"I was in the middle of all these historic events, but didn’t realize at the time that history was in the making."

College graduates with a technical or mathematical degree in the 1940s–1960s walked out of college halls straight into NACA/NASA jobs as America raced to beat the Russians into space. Young men and women were needed to program computers, creating software programs based on mathematical equations that evaluated real flight data and then reported the results. Alfred Miller was one of those talented young mathematicians who worked at the Edwards Air Force base, where test pilots like Chuck Yeager pushed the envelope into space. Miller assisted his boss, director Al Phillips, by programming the new IBM computers with their initial software.

The author begins his memoir telling of childhood values learned from Swedish immigrant families who operated dairy farms and attended church regularly. It didn’t take long for the son, Alfred, to decide that milking cows long hours of the day was not what he wanted to do with his life. Fortunately, he came from a large family, so other siblings stayed to help the Miller parents run the farm. The author spent thirty-eight years of his life in various technical and management positions at Edwards Air Force Base.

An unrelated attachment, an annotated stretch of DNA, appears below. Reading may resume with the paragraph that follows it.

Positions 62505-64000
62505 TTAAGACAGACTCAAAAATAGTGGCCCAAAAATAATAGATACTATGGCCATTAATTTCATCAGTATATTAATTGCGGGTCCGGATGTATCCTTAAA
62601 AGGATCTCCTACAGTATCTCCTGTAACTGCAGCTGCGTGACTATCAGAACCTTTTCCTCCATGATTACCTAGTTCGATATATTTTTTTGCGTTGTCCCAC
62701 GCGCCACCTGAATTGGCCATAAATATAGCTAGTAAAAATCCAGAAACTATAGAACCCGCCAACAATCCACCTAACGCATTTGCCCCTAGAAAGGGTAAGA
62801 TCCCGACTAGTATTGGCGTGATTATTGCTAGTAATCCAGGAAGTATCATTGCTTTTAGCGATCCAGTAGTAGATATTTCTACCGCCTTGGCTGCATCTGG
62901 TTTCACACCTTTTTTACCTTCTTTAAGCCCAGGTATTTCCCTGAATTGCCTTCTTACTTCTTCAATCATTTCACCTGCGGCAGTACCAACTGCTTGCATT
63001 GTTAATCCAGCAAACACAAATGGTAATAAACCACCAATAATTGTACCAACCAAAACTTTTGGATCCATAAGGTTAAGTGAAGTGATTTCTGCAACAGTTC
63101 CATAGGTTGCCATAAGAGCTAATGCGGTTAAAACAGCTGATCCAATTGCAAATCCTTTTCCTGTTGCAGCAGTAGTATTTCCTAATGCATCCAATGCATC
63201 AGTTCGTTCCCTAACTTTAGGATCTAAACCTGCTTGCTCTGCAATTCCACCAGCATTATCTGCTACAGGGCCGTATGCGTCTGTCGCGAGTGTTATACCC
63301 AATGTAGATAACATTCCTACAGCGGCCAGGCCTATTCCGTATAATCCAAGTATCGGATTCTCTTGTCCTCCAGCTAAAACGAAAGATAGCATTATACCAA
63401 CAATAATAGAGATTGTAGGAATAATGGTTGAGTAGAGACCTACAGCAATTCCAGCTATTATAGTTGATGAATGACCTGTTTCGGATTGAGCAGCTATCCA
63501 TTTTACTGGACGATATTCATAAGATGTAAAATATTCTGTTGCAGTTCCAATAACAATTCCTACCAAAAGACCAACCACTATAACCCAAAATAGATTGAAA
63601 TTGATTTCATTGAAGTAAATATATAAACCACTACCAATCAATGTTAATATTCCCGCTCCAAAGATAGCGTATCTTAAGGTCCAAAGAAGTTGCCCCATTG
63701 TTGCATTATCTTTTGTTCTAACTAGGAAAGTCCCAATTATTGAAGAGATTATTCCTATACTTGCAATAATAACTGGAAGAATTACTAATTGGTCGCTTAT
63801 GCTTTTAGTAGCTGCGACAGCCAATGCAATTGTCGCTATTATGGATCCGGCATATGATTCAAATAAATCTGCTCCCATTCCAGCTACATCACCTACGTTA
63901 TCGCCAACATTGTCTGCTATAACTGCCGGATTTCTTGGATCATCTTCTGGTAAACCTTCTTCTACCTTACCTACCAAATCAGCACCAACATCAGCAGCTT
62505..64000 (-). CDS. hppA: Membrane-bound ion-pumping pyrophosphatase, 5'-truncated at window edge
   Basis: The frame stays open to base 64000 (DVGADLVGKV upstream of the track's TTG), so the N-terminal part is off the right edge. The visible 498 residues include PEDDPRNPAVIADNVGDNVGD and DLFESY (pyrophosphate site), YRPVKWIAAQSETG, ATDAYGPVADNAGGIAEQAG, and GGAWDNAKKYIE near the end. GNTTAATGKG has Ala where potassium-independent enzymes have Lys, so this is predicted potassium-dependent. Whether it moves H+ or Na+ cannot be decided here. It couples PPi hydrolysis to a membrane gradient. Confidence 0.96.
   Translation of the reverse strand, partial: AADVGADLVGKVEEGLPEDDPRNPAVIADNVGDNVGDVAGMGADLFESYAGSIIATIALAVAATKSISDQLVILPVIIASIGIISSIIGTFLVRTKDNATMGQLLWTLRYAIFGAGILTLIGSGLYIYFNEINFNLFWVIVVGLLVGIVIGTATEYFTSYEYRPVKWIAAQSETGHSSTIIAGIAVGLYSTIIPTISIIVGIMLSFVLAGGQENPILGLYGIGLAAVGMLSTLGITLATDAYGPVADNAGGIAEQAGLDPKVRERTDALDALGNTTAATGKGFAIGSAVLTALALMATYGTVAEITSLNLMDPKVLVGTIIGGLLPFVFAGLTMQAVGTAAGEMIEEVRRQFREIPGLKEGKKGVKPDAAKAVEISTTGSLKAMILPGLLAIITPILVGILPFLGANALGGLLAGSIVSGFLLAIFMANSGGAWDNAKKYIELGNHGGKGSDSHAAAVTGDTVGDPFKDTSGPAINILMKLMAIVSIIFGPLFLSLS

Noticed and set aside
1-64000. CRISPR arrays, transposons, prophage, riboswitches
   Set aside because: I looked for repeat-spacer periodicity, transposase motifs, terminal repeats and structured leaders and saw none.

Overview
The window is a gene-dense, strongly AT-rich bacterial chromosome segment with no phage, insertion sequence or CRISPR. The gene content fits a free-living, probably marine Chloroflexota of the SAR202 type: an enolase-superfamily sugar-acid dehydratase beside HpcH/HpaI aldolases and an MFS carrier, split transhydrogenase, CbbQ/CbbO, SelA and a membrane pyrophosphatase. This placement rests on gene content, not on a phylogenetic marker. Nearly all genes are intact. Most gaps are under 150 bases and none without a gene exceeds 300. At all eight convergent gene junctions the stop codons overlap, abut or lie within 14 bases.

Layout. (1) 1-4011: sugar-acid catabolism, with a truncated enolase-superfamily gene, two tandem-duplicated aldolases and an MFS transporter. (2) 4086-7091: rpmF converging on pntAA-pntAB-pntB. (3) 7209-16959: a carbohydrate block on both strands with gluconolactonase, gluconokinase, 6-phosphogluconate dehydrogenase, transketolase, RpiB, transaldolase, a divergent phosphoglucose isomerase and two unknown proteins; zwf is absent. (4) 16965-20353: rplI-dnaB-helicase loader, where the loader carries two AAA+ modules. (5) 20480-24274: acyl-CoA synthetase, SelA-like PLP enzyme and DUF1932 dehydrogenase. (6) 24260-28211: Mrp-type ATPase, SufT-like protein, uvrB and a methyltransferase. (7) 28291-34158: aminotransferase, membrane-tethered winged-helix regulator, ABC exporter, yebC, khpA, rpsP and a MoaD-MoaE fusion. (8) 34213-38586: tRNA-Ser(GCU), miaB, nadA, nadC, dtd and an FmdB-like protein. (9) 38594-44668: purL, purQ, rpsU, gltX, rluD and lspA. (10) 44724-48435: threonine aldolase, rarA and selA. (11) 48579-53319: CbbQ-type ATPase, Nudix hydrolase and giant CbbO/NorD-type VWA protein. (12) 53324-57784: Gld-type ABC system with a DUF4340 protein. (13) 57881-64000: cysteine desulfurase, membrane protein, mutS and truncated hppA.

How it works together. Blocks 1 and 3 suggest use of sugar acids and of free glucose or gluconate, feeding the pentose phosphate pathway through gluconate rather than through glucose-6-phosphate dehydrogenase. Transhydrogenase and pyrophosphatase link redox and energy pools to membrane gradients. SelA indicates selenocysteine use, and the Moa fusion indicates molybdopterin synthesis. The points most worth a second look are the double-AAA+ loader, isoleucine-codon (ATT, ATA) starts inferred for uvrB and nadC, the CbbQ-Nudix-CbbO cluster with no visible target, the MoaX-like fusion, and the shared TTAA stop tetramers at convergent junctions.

The author has been thorough in documenting his memories, but some additional editing would make this book live up to its potential. Still, Miller’s years of experience surrounded by the newest aircraft, missiles, and later the shuttle, flown by the most experienced pilots in the world, make his memoir come alive. NASA and original photos help preserve the stories for another generation. Since Miller is a man who loves his family, we likewise read of many gatherings at holidays and special occasions. He and his wife Dorothy parented eight children. Anyone interested in America’s technical history of flight will want to buy and read the book as the jewel it is.

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